Elon Musk confirmed that he is embarking on a trip to Germany for two important reasons. First, he is going to check out the development progress at Berlin’s Gigafactory, and second, he will review Tesla’s endeavors in building a new vaccine printer with CureVac.
It was announced earlier this year that Tesla is partnering with the biotech company to work on a vaccine for COVID-19 based on RNA technology. RNA (Ribonucleic acid) is a molecule found within all forms of cellular life, and it has been described as a sister molecule to DNA. CureVac developed its mRNA technology in an approach to find a COVID-19 vaccine. This is similar to the approach being used by Moderna, Pfizer, and BioNTech. It takes a small piece of messenger RNA that codes for a specific molecule on the surface of the virus. It’s injected into the body and causes the cells to create that molecule in order to train the immune system to recognize the virus and then neutralize it before it can replicate.
CureVac has now found a way to stabilize the molecule and have it deliver ways to fight specific diseases to the body. The Tesla printers, described as RNA micro-factories, are being engineered for use in remote locations. Current manufacturing devices and processes use a lot of manual handling and need well-trained technical staff. The mini factory is supposed to save on minimize time, space, equipment, and personnel. So, Tesla would be making an automated system for RNA printing to deploy it around the world.
The printers are currently being built at Tesla Grohmann Automation in Germany, which was acquired by Tesla in 2016 as it manufactures systems for batteries and fuel cells. Surprisingly, Tesla and CureVac have actually been working together since last year before we even got wind of the global COVID-19 pandemic. They filed a joint patent in June 2019 for a “bioreactor for RNA in vitro”. The biotech firm was working to cure other flu strains and diseases but turned its focus to COVID-19 when the pandemic hit. Now, they are already in the first phase of a clinical trial.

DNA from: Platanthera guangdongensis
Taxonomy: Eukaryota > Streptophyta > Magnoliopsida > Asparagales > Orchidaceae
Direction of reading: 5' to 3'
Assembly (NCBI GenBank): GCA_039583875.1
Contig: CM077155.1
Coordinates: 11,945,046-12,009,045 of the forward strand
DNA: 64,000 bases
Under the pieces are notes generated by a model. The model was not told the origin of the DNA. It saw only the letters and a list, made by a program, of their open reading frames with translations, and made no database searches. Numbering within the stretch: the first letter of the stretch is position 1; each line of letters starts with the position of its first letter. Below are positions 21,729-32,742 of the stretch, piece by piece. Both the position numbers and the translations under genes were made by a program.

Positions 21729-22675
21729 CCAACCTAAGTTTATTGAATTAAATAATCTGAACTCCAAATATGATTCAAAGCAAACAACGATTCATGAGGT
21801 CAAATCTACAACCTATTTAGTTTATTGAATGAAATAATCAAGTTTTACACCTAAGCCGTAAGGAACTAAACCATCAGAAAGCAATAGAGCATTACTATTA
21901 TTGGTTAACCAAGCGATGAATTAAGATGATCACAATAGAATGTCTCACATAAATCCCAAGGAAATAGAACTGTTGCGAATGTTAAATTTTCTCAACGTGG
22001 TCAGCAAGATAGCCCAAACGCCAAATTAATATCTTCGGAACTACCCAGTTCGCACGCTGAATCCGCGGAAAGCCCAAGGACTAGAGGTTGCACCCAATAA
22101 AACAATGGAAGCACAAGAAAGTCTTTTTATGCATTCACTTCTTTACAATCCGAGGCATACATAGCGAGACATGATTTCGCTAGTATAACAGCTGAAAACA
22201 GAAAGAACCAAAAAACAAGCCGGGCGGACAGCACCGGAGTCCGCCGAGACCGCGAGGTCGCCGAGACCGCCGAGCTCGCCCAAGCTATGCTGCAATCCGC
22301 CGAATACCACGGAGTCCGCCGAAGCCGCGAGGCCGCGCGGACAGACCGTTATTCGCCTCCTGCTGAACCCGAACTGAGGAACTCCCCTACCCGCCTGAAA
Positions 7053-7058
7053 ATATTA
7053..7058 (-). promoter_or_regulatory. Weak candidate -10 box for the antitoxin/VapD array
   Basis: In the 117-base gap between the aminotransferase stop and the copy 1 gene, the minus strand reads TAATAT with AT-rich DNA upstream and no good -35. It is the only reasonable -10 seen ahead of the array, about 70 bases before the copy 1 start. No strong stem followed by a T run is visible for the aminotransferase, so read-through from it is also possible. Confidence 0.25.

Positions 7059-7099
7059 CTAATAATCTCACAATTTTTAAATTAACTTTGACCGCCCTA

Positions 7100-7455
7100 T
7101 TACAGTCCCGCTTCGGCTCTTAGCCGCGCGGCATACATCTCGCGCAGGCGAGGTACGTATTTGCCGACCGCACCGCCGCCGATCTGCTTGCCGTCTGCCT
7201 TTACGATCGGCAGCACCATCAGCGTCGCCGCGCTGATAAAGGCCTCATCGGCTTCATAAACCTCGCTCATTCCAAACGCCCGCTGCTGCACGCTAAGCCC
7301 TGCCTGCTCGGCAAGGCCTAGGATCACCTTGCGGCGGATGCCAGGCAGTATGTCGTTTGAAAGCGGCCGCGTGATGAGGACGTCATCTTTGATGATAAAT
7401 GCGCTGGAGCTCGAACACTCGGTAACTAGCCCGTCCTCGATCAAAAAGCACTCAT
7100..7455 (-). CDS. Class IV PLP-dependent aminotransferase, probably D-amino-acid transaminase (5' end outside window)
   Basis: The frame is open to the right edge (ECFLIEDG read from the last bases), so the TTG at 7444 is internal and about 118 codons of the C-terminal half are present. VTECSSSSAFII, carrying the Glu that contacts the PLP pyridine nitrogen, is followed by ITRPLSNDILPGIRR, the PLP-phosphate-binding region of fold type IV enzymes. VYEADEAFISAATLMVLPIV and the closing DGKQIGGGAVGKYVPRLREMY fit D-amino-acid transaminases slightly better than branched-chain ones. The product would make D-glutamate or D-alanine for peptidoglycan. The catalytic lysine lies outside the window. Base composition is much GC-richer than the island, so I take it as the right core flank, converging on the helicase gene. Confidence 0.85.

If and when this proves successful, CureVac will work with Tesla to rapidly deploy manufacturing systems, sometimes referred to as RNA printers, to make the drug widely available. In July, the Tesla EV manufacturer tweeted:
"In principle, I think synthetic RNA (and DNA) has amazing potential. This basically makes the solution to many diseases a software problem".
"Tesla, as a side project, is building RNA micro-factories for CureVac & possibly others".
Soon, Musk will be off to meet the team in Germany. His visit will also include checking up on Tesla’s Gigafactory in Berlin. We have seen remarkable construction progress over the past few weeks and Musk will no doubt want to see this first hand.
The irony of Tesla building Giga factories and mini-factories is amusing but truly innovative.
"CureVac is pioneering the development of a completely new class of drugs based on the messenger RNA (mRNA). The basic principle is the use of this molecule as a data carrier for information, with the help of which the body itself can produce its own active substances to combat various diseases.
It started with an unexpected discovery. CureVac’s founder, Dr. Ingmar Hoerr (a doctoral student at the time), discovered that when it was administered directly into tissue, the historically unstable biomolecule mRNA could be used as a therapeutic vaccine or agent after optimization—no complicated reformulations or molecular packaging needed."